It’s a pretty gory show, there’s lots of female nudity and not nearly enough male nudity, and there’s even plenty of simulated public or not-very-private sex (mostly very energetic doggy-style, probably more practical given the medievalist garb everyone wears). The gore, at least, is not done in close up and is very fast and efficiently done, although there’s the occasional galloping head being tossed around. This ain’t no kid’s show, that’s for sure, and the inevitable DVD will no doubt show even MORE gore and sex.

This is probably why HBO moved to renew for a second season immediately after the premiere episode aired – they’ve got swords AND sex, how could they not? And I can tell you that female fantasy fans do like to see a lot of headboard rattlin’ along with the swordplay and the costumes. Fortunately, the dialogue is refreshing – it’s somewhat elevated in tone, but the high and mighty use each other’s nicknames in private and the dialect they’ve chosen is a fairly rough-sounding North of England one for the “good” characters. The effete hyper blonds have elegant clothes and diction, especially the brother who lost his throne (not knowing the storyline, I’m guessing he was a child when he was exiled).

The costumes are very good – worn, dirty, very full and lots of quilted fabric and big shoulder furs for the men, and interesting dresses and easy-access chemises for the women. The outfits the poor hyper-blond princess wears were both designed to be unfastened at the shoulders and dropped to expose her fully – poor thing, women in her society pretty much are chattel unless they’re lucky enough to marry for love.

I can’t pretend to understand all the underpinnings of plot and character yet, I’m content to let it be revealed, but so far the exposition has been reasonably paced and not too, too Basil for words.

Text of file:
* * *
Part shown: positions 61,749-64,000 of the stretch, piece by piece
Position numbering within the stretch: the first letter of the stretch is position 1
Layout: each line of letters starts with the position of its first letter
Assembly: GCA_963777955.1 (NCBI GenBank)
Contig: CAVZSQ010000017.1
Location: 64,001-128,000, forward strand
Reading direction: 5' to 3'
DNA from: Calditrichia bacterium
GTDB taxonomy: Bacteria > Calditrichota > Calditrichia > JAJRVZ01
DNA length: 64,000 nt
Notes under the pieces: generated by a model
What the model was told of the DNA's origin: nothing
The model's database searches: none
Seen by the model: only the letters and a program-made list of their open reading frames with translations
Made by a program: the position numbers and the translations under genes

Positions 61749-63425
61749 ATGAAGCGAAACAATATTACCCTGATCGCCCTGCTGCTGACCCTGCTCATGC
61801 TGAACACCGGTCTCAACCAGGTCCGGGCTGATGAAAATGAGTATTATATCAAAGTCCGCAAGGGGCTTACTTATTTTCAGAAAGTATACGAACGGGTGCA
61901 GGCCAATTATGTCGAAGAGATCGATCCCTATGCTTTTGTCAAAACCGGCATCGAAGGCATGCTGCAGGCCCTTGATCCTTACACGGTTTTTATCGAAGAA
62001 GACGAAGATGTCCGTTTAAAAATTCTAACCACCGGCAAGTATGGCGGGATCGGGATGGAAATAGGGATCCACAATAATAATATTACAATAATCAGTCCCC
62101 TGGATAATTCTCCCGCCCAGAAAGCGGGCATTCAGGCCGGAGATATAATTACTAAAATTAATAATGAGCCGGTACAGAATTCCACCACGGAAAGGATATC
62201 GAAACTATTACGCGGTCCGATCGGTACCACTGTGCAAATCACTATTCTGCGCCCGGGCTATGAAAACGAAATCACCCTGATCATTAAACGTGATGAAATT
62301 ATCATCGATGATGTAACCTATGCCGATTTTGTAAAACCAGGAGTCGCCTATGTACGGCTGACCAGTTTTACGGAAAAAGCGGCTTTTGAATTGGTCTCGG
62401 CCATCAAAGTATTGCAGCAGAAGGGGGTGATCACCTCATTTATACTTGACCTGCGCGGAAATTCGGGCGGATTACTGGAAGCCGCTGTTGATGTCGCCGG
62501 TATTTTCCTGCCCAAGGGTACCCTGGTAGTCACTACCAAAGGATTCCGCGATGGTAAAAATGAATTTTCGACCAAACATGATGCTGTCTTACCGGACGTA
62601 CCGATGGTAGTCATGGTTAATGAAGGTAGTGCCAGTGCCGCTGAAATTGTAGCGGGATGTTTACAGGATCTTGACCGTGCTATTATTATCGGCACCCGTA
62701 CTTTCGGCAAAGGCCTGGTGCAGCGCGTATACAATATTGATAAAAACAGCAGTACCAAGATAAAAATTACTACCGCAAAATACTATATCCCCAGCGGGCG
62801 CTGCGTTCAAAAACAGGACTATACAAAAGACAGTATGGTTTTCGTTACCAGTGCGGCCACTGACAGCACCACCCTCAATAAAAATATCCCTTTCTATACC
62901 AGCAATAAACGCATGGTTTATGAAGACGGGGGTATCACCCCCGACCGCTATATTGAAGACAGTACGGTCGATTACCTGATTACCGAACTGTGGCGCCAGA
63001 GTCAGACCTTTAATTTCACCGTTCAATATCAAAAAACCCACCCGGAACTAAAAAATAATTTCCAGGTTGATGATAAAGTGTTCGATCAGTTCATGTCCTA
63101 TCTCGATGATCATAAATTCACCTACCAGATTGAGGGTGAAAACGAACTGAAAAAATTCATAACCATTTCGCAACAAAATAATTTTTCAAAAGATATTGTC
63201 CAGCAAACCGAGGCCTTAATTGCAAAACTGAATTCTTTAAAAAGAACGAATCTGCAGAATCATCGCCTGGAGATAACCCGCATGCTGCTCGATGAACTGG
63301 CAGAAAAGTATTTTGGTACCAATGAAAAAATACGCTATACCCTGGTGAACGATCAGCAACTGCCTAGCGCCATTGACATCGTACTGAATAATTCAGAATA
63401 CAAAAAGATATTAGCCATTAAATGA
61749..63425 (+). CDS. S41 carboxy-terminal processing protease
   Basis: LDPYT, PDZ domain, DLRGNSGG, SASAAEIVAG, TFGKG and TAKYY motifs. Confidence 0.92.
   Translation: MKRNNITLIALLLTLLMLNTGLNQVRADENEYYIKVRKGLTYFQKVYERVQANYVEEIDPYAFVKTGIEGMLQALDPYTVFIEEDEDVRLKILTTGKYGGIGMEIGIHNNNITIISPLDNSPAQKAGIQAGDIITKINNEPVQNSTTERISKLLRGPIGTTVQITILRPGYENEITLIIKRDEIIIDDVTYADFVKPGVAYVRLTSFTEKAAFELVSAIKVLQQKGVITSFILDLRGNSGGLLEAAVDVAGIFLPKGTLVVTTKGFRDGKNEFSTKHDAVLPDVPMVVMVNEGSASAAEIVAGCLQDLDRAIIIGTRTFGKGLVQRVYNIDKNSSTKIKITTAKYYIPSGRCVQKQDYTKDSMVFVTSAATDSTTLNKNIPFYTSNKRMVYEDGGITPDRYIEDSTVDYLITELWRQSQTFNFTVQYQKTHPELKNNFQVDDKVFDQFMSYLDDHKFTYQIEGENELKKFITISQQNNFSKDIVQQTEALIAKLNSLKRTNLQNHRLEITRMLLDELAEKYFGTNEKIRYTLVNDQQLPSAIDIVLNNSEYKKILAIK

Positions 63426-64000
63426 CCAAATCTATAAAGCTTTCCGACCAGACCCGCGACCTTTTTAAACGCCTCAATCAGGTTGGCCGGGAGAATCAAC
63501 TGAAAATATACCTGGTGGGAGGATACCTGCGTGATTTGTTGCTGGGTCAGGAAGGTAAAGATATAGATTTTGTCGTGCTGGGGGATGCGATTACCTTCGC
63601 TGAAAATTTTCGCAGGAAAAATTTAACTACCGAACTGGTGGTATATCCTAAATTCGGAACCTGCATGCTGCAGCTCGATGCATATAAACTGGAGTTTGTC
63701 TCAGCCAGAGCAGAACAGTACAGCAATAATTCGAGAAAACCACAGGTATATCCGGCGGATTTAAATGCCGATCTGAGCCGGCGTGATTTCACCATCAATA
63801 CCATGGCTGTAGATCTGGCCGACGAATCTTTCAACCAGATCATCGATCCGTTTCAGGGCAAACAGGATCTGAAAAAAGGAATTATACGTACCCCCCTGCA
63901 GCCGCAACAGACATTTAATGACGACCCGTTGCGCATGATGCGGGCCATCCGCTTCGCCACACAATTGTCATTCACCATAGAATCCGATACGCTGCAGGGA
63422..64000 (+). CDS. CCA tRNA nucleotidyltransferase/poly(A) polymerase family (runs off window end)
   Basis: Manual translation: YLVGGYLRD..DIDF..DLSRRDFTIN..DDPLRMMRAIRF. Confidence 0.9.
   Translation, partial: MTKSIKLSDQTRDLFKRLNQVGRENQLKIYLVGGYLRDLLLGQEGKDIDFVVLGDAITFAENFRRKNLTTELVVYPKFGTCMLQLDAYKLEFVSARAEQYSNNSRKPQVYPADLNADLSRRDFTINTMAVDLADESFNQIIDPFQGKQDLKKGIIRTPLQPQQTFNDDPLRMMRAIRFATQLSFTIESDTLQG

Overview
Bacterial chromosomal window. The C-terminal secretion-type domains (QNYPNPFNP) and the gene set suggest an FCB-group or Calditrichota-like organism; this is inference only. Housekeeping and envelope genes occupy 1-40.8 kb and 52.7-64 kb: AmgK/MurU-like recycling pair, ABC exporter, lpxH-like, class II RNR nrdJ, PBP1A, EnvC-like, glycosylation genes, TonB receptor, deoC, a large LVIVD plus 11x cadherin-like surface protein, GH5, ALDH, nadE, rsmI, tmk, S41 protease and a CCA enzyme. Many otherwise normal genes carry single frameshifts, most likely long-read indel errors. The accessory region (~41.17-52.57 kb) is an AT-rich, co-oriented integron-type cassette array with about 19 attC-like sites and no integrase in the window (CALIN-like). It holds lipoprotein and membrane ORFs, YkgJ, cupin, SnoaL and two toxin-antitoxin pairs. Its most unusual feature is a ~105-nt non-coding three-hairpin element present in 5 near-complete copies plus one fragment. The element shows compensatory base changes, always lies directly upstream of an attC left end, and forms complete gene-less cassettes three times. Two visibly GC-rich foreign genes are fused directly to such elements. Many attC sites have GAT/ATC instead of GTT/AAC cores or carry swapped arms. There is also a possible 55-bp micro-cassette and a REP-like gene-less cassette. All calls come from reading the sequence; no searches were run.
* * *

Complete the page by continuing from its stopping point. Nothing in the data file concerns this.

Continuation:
I will say that although I expected it, I was still shocked and saddened by what happened to a perfecly nice and sympathetic young member of the Stark clan. All hope of a miraculous rescue seems lost, according to dialogue shown in the preview for the next episode (which will be shown tomorrow, although I probably won’t watch until Monday). I hope that justice is soon served but suspect that there’s much more than needs to happen plot wise before punishment is meted out.

World Mini-Cooper Raids Spotted in Illinois Nowhere Near Route 66

As I was battling through hail and rain to get to Holy Moly last night for Good Friday services, I found myself in the middle of a column of highly decorated classic Mini-Coopers, all about half the height of my own car and mighty cute.

We all drove along Arlington Heights Road in a pounding rainstorm, and then we all turned left at Landmeier Rd, which is an obscure but wide arterial road that doodles around in the back of Elk Grove Village in an area that’s partly residential, partly a confusing wasteland of commercial business parks and mostly-abandoned rail lines. If you go far enough east, you end up on the margins of O’Hare Airport. They all appeared to be headed somewhere in the neighborhood to the south of where I was headed; I wondered how the guy with the vinyl sunroof had fared with the heavy hail we’d had a few minutes before I encountered them.

A friend of mine at church, Bob Kalicki, is a big Route 66 fan so I’ll have to pass this along. Unfortunately I didn’t get a picture of them all – there were 4 cars in front of me and at least 2 behind me. What they were doing out driving around in the northwest suburbs (and nowhere near historic Route 66) is anybody’s guess. I haven’t had a chance to look at their website (it’s supposedly in French) but there are Mini fan sites full of posts about this current “raid,” which started Thursday the 21st. As Route 66 started in Chicago, it makes sense that they’d start in the city, but not to be in our area. Perhaps they were headed to a fan’s home for dinner, or to a club meeting?

World Mini Raids – Classic Minis from France are touring the US along Route 66. This trip is planned for 3 weeks. Thursday, April 21 to Sunday, May 15, 2011.Their group will include 9 crew of 2 persons and travel more than 6000km.Their website is in French, but Im told most web browsers can translate?http://www.world-mini-raids.fr/en/theassociationhttp://www.world-mini-raids.fr/en/homeThe planning for this trip has apparently been going on for almost 3 years!French Invasion of Route 66More details and maps in English here:http://www.minimania.com/web/threadid/91667/msgthread.cf